Elected Iran’s supreme leader in June 1989 by the Assembly of Experts, Ayatollah Khamenei serves as the head of state and commander-in-chief of Iran’s armed forces.
His control of the Revolutionary Guard guarantees that the religious clerics have authority over the civil government. He thus has power over the executive, legislative, and judicial branches of government, as well as the military and media.
Khamenei personally decides government policy in all significant matters and oversees his own financial empire.
Ali Khamenei (b. 1939) grew up in a very poor, humble family, the son of a cleric in Mashhad, the holiest city in Iran.
He became a cleric at the age of 11 during the time of the secular-leaning Shah, Reza Pahlavi. He studied under the future Ayatollah Ruhollah Khomeini in Qom, and agreed with Khomeini’s teaching that religious leaders ought to control the government.
Ayatollah Khamenei married in 1964 and has six children: four sons and two daughters. He is a simple man who loves poetry and gardening. Everything about him is unremarkable.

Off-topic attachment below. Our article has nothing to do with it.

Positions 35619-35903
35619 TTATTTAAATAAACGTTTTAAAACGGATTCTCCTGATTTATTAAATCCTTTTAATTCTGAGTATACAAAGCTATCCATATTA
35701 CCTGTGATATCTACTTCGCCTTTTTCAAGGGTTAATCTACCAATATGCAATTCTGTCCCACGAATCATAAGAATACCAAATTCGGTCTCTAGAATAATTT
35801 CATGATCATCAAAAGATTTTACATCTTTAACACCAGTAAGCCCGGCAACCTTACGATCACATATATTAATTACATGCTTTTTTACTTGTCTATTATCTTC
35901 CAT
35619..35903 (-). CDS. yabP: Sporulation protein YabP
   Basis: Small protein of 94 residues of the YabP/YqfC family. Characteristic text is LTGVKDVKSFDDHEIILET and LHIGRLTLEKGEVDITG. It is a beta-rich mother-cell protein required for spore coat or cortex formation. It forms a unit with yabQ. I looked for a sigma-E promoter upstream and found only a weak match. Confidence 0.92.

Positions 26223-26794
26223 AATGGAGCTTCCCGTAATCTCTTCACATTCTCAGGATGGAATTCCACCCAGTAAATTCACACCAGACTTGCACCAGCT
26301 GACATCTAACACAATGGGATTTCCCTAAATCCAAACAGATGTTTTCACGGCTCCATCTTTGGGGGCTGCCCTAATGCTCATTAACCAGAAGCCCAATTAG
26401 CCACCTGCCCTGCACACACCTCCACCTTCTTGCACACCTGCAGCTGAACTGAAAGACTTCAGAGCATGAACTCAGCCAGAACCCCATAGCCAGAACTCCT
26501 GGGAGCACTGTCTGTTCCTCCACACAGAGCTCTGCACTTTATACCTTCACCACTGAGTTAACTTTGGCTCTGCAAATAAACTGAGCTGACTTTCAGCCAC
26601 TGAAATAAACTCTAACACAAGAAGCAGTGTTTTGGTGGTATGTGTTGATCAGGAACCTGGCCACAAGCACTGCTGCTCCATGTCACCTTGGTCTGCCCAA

From 1962, he joined Khomeini protesting against Shah Reza Pahlavi’s dictatorship, and he was jailed six times. He helped form the Islamic Republic Party.
After the secular revolution overthrew the Shah in 1979, Ayatollah Khomeini returned from exile in Paris and forcibly set up an Islamic republic instead of a democratic government. Khamenei became part of the inner circle in the new republic.
Khamenei patiently served in the nominal role of President of Iran from 1981-89 and survived an assassination attempt in 1981. After Ayatollah Khomeini died, Khamenei was named the new Ayatollah and supreme leader of Iran in 1989 at the age of 49.
Ayatollah Khamenei is now the second-longest serving Iranian leader of the last century, after Shah Pahlavi.
He became the most powerful man in Iran by gaining control of the National Guard and using armed force to impose his will and oppress and halt all protests. He brutally suppresses uprisings and ignores popular demands. His regime treats Christians harshly.
Khamenei's paramount concern appears to be preserving his own power so as to ensure the survival of the Islamic theocracy, which he believes is based on principles of justice, independence, self-sufficiency, and piety.
It appears that Ayatollah Khamenei has become an even more merciless dictator than the dictator he helped overthrow.